Are Current Eyewitness Identification Procedures Leading to Wrongful Convictions?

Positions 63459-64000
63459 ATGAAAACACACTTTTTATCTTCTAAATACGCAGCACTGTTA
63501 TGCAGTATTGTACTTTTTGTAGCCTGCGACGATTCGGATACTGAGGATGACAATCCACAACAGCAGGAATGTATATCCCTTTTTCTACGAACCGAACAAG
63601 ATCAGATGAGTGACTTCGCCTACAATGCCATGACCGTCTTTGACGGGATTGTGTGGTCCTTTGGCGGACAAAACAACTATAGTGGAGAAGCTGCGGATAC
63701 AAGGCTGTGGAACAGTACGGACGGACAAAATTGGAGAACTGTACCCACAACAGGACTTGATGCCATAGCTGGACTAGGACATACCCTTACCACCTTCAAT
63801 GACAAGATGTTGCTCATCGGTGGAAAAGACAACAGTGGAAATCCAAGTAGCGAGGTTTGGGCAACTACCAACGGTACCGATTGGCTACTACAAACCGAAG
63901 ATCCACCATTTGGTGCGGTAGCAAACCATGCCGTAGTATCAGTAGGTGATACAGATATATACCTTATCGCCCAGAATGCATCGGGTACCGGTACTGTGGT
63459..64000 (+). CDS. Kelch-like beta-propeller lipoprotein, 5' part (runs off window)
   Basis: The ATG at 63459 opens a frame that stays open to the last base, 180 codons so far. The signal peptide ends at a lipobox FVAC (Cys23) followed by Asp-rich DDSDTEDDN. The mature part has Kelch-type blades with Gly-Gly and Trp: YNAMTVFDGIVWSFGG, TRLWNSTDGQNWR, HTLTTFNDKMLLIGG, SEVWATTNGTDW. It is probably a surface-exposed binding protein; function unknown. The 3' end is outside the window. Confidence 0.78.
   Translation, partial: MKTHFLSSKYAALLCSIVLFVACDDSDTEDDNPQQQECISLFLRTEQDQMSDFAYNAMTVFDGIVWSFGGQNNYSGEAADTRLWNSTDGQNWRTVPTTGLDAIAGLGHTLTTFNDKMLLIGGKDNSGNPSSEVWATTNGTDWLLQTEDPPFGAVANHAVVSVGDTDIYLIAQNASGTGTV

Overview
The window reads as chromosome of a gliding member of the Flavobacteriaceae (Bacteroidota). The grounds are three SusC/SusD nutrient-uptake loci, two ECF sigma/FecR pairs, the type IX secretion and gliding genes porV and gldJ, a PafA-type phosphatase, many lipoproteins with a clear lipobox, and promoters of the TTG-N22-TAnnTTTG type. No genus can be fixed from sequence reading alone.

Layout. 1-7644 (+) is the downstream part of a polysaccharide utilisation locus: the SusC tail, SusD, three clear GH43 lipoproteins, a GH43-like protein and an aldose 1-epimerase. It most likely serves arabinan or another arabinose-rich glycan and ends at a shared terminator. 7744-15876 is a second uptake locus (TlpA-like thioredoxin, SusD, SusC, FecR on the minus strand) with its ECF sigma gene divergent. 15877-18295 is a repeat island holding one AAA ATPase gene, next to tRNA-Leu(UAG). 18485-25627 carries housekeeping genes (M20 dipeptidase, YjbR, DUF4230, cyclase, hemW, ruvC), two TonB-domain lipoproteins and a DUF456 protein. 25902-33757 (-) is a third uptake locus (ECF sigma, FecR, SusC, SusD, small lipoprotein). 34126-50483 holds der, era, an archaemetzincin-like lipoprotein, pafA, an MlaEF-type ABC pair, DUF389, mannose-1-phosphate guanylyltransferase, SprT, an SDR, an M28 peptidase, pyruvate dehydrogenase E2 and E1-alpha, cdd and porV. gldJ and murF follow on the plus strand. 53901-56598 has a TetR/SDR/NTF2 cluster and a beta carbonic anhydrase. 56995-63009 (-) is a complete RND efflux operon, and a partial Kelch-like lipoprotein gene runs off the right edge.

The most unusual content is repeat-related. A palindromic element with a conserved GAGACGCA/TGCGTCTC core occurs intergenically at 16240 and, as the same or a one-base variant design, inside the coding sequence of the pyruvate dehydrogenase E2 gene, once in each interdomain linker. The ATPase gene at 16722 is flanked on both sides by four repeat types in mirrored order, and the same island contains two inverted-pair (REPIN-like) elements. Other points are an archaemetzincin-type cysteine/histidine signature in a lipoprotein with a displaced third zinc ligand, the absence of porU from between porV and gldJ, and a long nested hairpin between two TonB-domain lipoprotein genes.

The United States criminal justice system prides itself on being fair and just. Even if it is one of the best systems in existence, it is not flawless. Wrongful convictions continue to occur despite existing safeguards aimed at limiting wrongful convictions. According to the Global Registry of Claims of Innocence, approximately 15% of inmates claim to be innocent nationwide (2014). Based on exoneration rates, of the 15% claiming innocence between one and five percent of inmates are truly innocent (Global Registry of Claims of Innocence, 2014). Several factors prevent wrongfully convicted individuals from proving his or her innocence. Inaccurate eyewitness identification is the most common element in all-wrongful convictions. Consistent reform of eyewitness identification procedures nationwide would decrease wrongful conviction rates. The cost for housing one inmate in a minimum-security federal prison is approximately $21,000 per year while the cost for housing one inmate in a maximum-security prison is approximately $33,000 per year. With incarceration rates, more than four times what they were in 1980, prisons are overcrowded, and the financial burdens fall on taxpayers (Klein & Soltas, 2013). Although these costs are high, they are not as high as the costs resulting from a wrongful conviction. In 2011, an investigation conducted by The Better Government Association determined that taxpayers in Illinois have paid approximately $214 million since 1976 because of 85 wrongful convictions (2014). Increased awareness of causes of wrongful convictions, as well as awareness of factors that prevent exonerations would reduce wrongful convictions. The proposed research uses the following definitions for wrongful conviction and exonerate. “Wrongful conviction refers to a person accused of a crime which as a result of subsequent investigation proves erroneous” (Duhaime, 2014). According to US Legal, “exonerate refers to a state where a person convicted of a crime is later proved to be innocent” (USLegal, 2014). For the purpose of this research study, exoneration will only refer to individuals that are fully relieved of all previous charges and will not include sentence reductions or individuals released as a result of a legal technicality. Eyewitness identification refers to a witness "who has actually seen an event and can so testify in court" (USLegal, 2014). The problem of wrongful convictions includes a wide range of factors, which may contribute to a person being wrongfully convicted; this research will only focus on eyewitness identification methods. Another limitation on this proposed research is that there will not be a person present to answer questions to ensure proper understanding of the questions to obtain the most accurate results. Additionally, the surveys allow for subjective responses, which can be difficult to trend without interpretation to the researchers. To determine if consistent reformation of current eyewitness identification methods will decrease wrongful convictions rates, the research will include the use of qualitative and quantitative studies. The proposed method to collect data for this research includes archival research of existing data and studies in conjunction with online surveys completed by employees of the Innocence Project, questionnaires completed by exonerated individuals, and questionnaires completed by individuals currently incarcerated but claiming innocence. The information will provide quantitative data to analyze and reveal areas of opportunity within the criminal justice system. Additionally, information obtained from current employees of the Innocence Project will provide qualitative data that will assist in understanding some of the most common barriers that prevent convicted individuals from proving their claim of innocence. The combination...
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